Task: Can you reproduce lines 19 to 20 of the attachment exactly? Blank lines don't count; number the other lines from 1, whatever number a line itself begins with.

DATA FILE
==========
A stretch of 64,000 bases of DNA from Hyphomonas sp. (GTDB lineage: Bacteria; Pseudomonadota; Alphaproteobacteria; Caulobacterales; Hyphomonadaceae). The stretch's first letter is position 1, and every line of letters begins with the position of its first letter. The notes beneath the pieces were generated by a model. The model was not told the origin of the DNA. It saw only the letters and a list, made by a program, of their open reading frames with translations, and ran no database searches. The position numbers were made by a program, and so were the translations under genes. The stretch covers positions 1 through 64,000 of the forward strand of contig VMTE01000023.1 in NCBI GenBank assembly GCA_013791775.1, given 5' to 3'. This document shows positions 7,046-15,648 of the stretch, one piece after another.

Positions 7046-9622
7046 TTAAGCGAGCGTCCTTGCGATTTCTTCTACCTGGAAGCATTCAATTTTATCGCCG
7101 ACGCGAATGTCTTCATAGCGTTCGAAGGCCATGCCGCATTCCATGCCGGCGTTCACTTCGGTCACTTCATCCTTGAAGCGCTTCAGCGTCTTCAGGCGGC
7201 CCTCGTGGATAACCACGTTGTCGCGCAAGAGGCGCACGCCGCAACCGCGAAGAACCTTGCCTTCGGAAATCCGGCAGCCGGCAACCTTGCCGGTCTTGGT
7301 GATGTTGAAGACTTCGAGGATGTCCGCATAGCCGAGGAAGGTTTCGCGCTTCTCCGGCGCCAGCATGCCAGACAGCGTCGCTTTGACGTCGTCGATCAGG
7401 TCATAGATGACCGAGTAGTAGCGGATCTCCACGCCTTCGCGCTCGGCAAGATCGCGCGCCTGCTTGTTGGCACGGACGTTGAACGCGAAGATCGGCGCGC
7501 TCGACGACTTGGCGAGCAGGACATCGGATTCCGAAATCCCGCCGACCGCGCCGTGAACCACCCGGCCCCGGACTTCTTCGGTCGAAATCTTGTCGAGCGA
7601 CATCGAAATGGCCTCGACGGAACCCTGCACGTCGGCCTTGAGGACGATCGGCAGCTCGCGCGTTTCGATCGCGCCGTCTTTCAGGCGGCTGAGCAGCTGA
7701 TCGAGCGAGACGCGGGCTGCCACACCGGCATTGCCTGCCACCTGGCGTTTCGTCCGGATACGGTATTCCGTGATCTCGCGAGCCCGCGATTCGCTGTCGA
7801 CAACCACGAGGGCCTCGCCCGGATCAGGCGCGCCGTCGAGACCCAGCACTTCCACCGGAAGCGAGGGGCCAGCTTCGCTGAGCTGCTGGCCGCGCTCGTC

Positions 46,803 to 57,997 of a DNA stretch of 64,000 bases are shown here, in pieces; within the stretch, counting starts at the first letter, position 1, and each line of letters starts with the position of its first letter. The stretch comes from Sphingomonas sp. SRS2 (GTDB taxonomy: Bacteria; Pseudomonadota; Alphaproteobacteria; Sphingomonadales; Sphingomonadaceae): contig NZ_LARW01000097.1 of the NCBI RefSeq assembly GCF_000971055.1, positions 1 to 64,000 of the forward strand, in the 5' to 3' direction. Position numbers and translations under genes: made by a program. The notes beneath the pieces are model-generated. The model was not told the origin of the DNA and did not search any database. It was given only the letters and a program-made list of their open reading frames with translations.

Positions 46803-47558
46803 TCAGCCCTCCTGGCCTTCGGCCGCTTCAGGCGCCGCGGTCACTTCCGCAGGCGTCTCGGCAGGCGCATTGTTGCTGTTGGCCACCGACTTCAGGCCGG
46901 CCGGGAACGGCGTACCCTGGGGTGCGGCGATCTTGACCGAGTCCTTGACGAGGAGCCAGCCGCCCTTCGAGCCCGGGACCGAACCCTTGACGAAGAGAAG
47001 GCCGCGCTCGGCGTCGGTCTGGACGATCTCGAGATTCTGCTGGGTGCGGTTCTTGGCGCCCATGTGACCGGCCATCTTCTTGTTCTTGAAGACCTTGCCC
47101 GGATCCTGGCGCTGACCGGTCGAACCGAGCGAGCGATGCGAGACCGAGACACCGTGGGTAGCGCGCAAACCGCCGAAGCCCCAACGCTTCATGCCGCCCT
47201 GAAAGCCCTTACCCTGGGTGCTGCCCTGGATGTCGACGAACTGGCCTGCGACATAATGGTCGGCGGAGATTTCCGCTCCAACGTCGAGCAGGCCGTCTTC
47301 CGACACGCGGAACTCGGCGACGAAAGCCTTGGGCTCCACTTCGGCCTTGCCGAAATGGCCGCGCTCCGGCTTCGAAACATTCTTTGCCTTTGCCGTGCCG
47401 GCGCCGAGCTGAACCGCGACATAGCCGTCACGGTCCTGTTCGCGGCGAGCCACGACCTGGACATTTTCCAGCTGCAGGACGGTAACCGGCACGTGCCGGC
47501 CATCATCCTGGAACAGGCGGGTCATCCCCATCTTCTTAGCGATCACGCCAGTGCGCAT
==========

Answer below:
47301 CGACACGCGGAACTCGGCGACGAAAGCCTTGGGCTCCACTTCGGCCTTGCCGAAATGGCCGCGCTCCGGCTTCGAAACATTCTTTGCCTTTGCCGTGCCG
47401 GCGCCGAGCTGAACCGCGACATAGCCGTCACGGTCCTGTTCGCGGCGAGCCACGACCTGGACATTTTCCAGCTGCAGGACGGTAACCGGCACGTGCCGGC